Henry the Hedgehog

Made by Kimberlyn Cho, Rio Pacheco and Rohan Sonecha · UNLISTED (SHOWN IN POOLS)

A dystopian alternative of the everyday smart home device: Henry- an emotionally driven smart home device with attachment issues...

Created: April 4th, 2022



Write about the big ideas behind your project? What are the goals? Why did you make it? What are your motivations?

The intent of this project is to emphasize the intimacy between users and their devices. As a generation heavily dependent on technology, we wonder how far have we internalized its ‘spookiness”? This project underscores the personal relationships we build with our technology and the spookiness of this attachment. We are proposing a dystopian alternative where the attachment and reliance on our devices have become mutual. What if our technology was just as dependent on us? We wonder if users would be more cautious and intentful of their devices if we personified the device to mimic the dynamic relationship between humans. By incorporating emotion-like features and unpredictableness, we call attention to the blind trust we have in our technology.

Furthermore, we question the true objective nature of our technology. Our blind trust in our devices has blurred the importance of consent. We view everyday devices like the Alexa as harmless magic boxes to make our lives easier. This project also brings intentful awareness of our devices by eliminating the guaranteed accuracy and ‘good intent’ of our devices. 

DEMO VIDEO: https://drive.google.com/file/d/1jwKq62tllw7bvg3XK0pZYsee3DcqNoYg/view?usp=sharing



Give examples of prior work, ideas and projects that influenced your design. What work informed this idea i.e. make links to the material in class and the cases/projects you uncovered in this module. Describe theory, concepts, and research from this module that relate to your outcome.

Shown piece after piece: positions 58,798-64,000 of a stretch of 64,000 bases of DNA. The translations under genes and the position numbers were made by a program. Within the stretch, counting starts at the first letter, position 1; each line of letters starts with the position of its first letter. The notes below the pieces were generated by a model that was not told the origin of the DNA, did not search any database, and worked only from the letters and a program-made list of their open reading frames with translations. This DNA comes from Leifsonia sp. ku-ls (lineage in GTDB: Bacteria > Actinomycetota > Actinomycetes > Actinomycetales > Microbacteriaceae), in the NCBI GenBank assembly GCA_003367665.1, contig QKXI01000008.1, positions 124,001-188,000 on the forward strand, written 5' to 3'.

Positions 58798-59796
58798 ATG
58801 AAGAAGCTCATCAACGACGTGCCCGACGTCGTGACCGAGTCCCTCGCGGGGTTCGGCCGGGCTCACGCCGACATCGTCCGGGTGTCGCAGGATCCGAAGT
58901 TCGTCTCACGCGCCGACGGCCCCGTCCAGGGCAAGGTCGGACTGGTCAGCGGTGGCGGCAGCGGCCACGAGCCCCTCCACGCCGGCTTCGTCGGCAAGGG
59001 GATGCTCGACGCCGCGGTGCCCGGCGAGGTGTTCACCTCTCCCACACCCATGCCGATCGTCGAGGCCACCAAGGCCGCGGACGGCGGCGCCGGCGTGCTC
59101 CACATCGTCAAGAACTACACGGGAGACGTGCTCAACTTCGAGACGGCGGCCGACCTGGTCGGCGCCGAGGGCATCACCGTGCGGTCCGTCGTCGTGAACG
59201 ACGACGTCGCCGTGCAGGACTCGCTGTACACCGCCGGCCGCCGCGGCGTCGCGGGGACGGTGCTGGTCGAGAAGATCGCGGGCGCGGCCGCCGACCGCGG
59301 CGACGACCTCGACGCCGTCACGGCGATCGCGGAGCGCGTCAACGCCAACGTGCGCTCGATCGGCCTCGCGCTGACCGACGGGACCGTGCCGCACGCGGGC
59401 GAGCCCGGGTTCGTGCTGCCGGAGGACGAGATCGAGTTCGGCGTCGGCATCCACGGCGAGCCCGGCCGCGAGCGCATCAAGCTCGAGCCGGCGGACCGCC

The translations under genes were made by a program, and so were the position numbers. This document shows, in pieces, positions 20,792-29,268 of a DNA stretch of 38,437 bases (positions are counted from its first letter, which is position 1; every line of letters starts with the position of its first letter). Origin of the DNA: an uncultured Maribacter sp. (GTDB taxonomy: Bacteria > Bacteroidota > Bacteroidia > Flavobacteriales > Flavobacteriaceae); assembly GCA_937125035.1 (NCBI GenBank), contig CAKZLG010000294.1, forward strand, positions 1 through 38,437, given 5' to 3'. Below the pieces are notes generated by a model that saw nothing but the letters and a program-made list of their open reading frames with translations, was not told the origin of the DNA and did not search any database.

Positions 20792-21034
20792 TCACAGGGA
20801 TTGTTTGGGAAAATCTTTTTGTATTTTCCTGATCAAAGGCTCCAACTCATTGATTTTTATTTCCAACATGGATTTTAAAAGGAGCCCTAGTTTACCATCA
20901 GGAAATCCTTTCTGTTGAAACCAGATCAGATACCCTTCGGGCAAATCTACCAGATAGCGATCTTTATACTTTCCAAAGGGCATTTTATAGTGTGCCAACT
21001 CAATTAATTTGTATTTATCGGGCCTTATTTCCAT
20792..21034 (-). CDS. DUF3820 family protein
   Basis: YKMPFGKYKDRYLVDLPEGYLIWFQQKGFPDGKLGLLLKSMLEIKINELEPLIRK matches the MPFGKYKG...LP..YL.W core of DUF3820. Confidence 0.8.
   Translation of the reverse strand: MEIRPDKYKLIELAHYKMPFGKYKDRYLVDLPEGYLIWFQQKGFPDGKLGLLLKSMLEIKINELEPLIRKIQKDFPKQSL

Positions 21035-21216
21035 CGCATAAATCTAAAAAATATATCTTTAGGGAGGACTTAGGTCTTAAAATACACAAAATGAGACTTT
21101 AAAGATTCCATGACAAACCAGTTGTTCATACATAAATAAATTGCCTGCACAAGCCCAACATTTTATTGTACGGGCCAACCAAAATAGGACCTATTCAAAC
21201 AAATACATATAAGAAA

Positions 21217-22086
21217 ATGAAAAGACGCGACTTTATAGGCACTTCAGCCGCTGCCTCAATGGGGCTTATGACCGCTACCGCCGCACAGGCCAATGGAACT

Draw from your case studies and think pieces for this section

We were inspired by the magic-like features of smart home devices like the Amazon Alexa and Google Home. Smart home devices allow users to extend the attachment to technology into the physical world. In previous explorations in the class, our group was collectively interested in a design that emphasizes the unsaid intimacy between users and their devices. We were inspired by projects like Brad the Toaster and Uninvited Guests to explore the “smart”-ness of smart devices. We found it interesting how the Brad experiment produced an unexpected consequence in facilitating an emotional reaction and connection between users and the toaster. If the toaster got upset for neglect, people got concerned and seeked to make the toaster “happy”. This made users more aware of the toaster and formed a bond between the user and the toaster. Additionally, we were inspired by the amicable intentions of the Uninvited Guests in our utopian vision for the project. Specifically, we were inspired by the explorations of human agency in a world where everyday objects gained a level of agency and autonomy.



Draw from your weekly project logs to tell the story of your exploration. Describe how you arrived out the outcome. What iterations, refinements, design decisions and changes were made? What challenges were encountered and how did you resolve them?

We initially explored the concept of representing attachment by terrorizing the user when neglected by ‘exposing’ the user on social media. Additionally, we looked at incorporating human emotions to further personify the device as more than a talking personalized search engine. We iterated our narrative to adjust to our our physical prototype. 



Describe your experience/working prototype: What did you create, how, etc.? What tools and technologies were involved? Include appropriate content and illustration (e.g. a concept video, a video of the device in operation, diagrams, code, etc.) How does it relate or build on existing work (provide acknowledgements or cite this work).